Why this matters: The launch of Groundworks aligns with the results of a yearlong community listening effort that the library conducted in partnership with the Harwood Institute. One of the key findings from this process was that residents are looking for lifelong learning opportunities that enrich their lives and provide new avenues for exploring entrepreneurship. Groundworks will provide an accessible space for community members to explore new tools and gain new skills for life and work.
Amount Awarded: $70,000 over 3 years
Purpose: To provide a School Mental Health Care Manager to support student mental health by coordinating and managing care between the school, family, and health care provider and/or hospital.
Why this matters: The impact of every life lost to suicide is profound and ripples out through family, friends, classmates, and community. Like many communities across the country, the Holland/Zeeland area has seen an increase in youth suicides and suicide attempts and that this issue is impacting younger and younger students. The School Mental Health Program will place a trained medical professional in the school building to help students and families navigate this incredibly difficult issue and ensure key information flows smoothly between students’ medical providers, family members, and school supports. These potentially life-saving connections to treatment and management/coordination of follow up care and school services are critical to prevent repeated crises for vulnerable students.
Amount Awarded: $65,000 over 3 years
Purpose: To support the creation and implementation of the school-based Blue Envelope Suicide Prevention Program in Ottawa County.
Why this matters: The impact of every life lost to suicide is profound and ripples out through family, friends, classmates, and community. Like many communities across the country, the Holland/Zeeland area has seen an increase in youth suicides and suicide attempts and that this issue is impacting younger and younger students. The Blue Envelope Program has the potential to save lives by equipping every adult in the school setting from teachers to custodians to coaches to recognize and take initial steps to respond to a student who reveals suicidal thoughts or behaviors. It also provides training and protocols for the initial responder to loop in secondary responders such as principals, social workers, and counselors who can provide additional support, resources and referrals for help.
Amount Awarded: $12,000
Purpose: To support conducting a consumer research study and a master planning process that will help prioritize the necessary physical plant needs of The Warm Friend senior living facility.
Why this matters: Deciding the best way to move forward with stewarding the Warm Friend facility is a pivotal decision for Resthaven, the residents who live there currently, future residents and the immediate surrounding area in downtown Holland. These decisions will have long term implications for Resthaven and this landmark historic building in the heart of the downtown Holland.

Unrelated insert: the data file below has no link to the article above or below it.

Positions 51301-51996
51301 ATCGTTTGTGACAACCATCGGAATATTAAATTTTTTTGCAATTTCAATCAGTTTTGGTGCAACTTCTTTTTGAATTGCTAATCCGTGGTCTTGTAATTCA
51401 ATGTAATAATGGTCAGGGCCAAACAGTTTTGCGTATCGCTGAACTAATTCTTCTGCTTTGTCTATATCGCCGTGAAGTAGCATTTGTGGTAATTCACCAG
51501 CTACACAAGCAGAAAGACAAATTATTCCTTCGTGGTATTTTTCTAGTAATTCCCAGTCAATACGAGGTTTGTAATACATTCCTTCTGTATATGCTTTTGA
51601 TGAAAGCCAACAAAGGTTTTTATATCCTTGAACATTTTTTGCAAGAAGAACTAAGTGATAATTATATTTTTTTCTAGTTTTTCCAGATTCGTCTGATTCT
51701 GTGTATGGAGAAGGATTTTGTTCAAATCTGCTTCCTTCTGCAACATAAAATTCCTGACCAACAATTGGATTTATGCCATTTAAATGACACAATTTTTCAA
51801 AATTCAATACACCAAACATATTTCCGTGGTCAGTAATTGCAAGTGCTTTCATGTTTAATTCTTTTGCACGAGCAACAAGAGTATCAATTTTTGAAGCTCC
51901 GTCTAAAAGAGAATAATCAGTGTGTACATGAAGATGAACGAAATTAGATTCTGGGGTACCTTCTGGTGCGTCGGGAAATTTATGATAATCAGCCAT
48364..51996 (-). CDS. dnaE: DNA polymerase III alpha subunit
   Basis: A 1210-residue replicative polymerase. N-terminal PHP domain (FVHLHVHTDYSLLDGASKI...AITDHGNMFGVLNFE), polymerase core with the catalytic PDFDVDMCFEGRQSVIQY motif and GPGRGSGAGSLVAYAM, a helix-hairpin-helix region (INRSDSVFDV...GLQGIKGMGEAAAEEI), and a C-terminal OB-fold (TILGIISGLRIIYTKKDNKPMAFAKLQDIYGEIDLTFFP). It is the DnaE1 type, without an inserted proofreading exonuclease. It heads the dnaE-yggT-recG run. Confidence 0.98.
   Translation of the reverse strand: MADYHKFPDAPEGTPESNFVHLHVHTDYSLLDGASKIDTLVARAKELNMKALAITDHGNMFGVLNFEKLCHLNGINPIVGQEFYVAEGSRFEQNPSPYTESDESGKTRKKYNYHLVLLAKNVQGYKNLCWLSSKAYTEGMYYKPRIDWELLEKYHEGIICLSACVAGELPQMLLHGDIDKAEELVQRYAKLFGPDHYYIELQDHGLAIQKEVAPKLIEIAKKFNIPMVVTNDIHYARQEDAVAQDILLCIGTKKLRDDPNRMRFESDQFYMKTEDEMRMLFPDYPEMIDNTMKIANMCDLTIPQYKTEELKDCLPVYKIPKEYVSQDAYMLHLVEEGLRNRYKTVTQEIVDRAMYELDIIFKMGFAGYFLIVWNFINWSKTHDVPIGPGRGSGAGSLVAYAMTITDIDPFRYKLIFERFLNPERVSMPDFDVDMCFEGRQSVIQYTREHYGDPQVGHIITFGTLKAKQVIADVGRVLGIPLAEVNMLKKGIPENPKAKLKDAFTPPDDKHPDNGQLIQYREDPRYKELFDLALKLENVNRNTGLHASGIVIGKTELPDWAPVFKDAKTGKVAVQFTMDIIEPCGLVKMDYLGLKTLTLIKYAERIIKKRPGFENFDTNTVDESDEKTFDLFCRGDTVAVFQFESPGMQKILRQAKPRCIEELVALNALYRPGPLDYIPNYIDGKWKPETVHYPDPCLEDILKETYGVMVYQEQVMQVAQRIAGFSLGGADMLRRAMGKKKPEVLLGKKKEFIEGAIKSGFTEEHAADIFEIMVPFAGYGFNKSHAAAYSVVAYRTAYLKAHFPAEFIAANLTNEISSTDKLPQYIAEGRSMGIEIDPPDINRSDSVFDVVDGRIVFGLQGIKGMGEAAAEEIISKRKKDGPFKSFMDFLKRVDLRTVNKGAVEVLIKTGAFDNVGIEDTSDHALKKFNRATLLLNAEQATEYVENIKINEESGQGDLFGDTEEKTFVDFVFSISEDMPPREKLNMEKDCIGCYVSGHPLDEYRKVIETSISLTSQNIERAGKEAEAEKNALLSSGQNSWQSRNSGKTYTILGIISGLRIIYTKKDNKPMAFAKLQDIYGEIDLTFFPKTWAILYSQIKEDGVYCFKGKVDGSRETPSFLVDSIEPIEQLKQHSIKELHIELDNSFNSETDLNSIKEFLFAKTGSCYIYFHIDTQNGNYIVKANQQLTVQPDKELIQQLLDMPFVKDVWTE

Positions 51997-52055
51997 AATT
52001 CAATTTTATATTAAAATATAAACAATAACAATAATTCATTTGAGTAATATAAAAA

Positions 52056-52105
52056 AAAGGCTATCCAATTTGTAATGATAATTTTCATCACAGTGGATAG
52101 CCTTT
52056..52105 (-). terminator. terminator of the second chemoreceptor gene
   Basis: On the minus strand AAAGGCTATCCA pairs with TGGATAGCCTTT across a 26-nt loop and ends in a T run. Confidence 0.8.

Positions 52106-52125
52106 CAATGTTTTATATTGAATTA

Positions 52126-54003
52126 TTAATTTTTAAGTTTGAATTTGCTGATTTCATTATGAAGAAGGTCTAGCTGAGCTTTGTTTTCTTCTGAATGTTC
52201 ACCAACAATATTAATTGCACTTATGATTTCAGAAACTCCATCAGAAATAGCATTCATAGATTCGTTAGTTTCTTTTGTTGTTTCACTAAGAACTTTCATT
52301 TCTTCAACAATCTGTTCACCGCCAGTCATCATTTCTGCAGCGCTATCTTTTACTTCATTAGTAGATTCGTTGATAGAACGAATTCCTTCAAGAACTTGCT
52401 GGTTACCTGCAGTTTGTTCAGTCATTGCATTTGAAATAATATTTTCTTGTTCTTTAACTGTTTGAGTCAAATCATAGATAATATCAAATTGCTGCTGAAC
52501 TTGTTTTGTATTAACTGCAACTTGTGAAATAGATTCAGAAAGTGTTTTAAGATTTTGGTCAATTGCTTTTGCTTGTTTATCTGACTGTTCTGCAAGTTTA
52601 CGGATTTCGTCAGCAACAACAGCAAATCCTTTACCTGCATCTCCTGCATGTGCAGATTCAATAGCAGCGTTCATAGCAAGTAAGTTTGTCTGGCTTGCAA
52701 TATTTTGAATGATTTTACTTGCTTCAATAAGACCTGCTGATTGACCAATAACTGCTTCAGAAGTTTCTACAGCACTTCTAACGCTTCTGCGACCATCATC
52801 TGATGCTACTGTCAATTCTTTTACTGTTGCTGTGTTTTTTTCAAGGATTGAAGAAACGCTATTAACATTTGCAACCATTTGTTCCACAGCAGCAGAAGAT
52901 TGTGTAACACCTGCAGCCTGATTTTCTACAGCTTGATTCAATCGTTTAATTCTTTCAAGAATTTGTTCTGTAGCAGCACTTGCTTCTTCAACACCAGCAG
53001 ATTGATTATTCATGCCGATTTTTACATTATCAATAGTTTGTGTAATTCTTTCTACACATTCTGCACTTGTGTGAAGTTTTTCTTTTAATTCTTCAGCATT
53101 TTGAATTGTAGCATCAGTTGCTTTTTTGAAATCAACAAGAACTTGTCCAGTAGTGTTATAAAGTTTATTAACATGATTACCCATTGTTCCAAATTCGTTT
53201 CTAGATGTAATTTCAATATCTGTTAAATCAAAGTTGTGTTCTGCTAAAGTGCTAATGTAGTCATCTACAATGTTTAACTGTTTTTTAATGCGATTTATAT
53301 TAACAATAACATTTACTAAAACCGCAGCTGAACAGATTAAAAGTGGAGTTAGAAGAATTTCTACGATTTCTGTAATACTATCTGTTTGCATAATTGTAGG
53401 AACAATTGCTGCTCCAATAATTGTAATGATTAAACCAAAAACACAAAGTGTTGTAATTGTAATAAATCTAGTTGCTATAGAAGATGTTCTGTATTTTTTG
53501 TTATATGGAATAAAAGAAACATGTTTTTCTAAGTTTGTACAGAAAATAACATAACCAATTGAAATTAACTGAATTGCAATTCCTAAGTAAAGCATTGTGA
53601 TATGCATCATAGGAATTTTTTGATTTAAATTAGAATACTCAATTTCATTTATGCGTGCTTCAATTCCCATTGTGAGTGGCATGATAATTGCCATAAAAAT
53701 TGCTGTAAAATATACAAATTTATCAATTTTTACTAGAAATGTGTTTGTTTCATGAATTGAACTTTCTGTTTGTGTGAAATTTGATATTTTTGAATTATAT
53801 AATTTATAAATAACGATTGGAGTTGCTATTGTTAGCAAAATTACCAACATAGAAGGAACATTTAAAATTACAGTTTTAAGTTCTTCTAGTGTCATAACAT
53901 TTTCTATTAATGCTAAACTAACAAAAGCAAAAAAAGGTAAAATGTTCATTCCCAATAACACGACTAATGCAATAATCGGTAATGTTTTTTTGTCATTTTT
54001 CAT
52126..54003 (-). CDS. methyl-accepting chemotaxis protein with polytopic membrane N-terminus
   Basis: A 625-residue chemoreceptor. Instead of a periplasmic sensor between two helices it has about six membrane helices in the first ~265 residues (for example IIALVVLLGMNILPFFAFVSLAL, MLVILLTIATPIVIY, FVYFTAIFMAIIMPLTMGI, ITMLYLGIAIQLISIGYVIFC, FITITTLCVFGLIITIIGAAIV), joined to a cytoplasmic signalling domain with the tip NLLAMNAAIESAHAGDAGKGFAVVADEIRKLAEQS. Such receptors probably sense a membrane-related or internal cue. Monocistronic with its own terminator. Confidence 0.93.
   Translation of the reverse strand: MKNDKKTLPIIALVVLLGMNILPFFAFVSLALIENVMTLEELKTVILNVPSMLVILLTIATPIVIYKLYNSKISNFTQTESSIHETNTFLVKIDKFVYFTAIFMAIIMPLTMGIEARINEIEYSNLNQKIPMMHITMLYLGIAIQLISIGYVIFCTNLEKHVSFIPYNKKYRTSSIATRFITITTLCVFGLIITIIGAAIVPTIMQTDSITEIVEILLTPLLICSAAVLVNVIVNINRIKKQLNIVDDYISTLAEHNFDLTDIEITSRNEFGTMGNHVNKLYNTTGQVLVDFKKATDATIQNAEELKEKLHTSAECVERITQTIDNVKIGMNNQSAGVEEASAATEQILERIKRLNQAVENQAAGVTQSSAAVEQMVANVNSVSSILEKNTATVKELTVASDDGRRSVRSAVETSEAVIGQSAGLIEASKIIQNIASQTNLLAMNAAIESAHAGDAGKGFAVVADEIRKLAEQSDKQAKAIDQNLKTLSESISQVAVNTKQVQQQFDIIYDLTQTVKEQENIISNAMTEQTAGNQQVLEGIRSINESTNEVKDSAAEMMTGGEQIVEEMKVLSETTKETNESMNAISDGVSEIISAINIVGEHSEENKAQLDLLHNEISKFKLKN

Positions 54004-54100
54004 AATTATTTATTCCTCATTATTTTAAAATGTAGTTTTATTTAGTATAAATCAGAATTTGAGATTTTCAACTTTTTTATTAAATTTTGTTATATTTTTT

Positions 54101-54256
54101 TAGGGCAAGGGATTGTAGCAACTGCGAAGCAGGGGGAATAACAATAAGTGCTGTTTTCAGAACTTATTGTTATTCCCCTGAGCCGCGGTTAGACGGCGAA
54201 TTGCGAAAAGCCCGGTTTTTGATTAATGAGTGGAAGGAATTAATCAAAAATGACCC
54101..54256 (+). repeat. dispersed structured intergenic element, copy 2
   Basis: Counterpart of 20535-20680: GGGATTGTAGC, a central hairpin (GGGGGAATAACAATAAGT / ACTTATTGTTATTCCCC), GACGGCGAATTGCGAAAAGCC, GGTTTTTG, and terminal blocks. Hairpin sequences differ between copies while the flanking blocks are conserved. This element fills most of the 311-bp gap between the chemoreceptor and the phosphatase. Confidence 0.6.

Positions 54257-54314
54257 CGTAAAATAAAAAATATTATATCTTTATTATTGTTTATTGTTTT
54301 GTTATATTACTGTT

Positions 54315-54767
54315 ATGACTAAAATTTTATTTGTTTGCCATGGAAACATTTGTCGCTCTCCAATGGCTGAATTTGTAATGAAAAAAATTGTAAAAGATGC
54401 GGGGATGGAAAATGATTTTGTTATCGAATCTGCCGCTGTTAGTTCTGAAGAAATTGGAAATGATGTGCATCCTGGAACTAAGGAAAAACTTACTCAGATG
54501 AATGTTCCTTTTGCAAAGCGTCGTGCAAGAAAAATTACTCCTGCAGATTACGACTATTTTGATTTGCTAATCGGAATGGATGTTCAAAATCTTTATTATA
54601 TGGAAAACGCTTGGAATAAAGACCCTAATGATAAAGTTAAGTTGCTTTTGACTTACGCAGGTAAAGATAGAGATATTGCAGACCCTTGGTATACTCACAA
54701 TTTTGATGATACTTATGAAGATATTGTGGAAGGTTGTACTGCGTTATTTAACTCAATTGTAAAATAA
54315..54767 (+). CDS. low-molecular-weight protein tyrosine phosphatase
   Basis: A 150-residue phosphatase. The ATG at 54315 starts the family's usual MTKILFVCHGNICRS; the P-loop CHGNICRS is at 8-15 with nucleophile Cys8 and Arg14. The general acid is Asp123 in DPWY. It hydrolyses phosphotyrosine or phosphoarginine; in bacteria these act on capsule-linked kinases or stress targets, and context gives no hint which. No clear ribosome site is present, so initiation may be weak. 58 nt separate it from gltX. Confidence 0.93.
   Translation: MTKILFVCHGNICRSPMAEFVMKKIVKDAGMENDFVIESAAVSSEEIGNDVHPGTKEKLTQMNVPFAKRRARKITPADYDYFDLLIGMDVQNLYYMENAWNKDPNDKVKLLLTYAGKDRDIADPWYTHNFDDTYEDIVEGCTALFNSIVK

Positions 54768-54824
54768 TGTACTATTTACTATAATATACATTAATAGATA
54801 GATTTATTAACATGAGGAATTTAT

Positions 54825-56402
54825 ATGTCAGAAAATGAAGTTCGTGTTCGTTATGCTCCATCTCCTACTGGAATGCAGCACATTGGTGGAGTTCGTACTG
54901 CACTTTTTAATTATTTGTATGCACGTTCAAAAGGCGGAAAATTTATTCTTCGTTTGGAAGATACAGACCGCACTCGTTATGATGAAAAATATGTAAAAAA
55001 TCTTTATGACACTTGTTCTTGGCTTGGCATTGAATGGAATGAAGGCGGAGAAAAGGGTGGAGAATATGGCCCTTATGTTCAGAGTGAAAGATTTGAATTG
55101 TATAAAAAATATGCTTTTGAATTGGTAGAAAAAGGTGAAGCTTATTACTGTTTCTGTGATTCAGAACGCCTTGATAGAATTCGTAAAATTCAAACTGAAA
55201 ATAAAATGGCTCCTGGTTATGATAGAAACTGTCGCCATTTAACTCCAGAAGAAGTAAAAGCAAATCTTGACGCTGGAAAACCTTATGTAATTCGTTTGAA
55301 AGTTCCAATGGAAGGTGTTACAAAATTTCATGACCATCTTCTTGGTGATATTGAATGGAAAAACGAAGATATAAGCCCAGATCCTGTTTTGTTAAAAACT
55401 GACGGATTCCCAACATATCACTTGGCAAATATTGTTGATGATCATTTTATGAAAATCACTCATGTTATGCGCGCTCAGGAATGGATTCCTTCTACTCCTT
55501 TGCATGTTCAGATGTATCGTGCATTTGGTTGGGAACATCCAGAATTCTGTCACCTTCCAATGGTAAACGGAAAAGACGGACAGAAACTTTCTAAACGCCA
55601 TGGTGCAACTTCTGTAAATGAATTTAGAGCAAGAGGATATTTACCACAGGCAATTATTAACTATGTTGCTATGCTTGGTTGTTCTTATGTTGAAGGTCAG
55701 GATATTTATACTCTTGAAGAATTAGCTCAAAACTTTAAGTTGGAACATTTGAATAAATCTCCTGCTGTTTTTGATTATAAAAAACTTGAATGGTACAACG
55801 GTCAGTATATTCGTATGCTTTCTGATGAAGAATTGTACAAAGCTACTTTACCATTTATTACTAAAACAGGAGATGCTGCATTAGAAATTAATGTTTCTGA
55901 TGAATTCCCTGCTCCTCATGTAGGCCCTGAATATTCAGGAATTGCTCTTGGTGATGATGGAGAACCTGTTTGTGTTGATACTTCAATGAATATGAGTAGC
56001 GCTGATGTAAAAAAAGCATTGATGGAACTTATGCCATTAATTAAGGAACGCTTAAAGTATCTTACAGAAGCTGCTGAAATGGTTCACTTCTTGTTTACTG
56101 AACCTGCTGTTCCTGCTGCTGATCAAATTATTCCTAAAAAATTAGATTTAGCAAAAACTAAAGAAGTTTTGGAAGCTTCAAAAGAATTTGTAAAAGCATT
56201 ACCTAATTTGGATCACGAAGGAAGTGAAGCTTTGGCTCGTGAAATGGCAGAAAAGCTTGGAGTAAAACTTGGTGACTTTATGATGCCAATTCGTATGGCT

Amount Awarded: $10,000
Purpose: To purchase a new Miles of Smiles mobile dental unit.
Why this matters: Nearly one in five adults in Ottawa County have not been to the dentist in the past year. Poor oral health can lead to or worsen other health conditions. Miles of Smiles has strong collaborative partnerships with schools and other community organizations that allow the program to reach the most vulnerable members of our community who are unlikely to access dental care elsewhere. The mobile unit is key is bringing these dental services to people right where they are rather than having them come to one specific location. Purchasing the new unit will ensure the program can continue to provide this critical service to hundreds of children and adults impacting their health now and in the future.
Amount Awarded: $5,000
Purpose: Ottawa Thrive is a collaboration of 25-30 organizations representing various nonprofit, government, and private sector partners that have come together to move forward a shared vision of reducing the number ACEs in our community while simultaneously supporting the use of trauma sensitive approaches to better serve and support those who have experienced ACEs. This effort will train 25 “Community Champions” who will be deployed into the community to provide trainings to various organizations and groups that represent targeted audiences and to help educate the broader community regarding ACEs and the various tools to build healthy coping skills through a public awareness campaign.
Why this matters: Adverse Childhood Experiences(ACEs) such as the presence of substance abuse, an incarcerated parent, or domestic violence in the home or experiencing varying levels of physical, sexual, or emotional abuse have a lifelong impact on physical and mental health. The long-term negative impact of ACEs become greatest when four or more are present and local data indicates that 14% (or roughly 40,000) of all Ottawa County adults have experienced four or more ACEs as a child. This effort will work to better educate the community about this reality and better equip organizations and individuals with knowledge of community resources and referral options.
We are pleased to announce the first two rounds of grants from the Community Stabilization Fund in 2021. The decision was made to continue the Community Stabilization Fund for at least the first six months of this year in response to feedback from nonprofit partners, community leaders, and individuals being directly impacted. The CFHZ Board of Trustees approved an additional $225,000 from our Community’s Endowment resources to be allocated through the Community Stabilization Fund. In addition, generous donors have continued to make contributions to the fund, allowing us to grow our impact. Grants made from the Community Stabilization Fund continue to focus on the three areas of impact from 2020: financial stability, health, and education, and a fourth area of impact added in 2021: public health.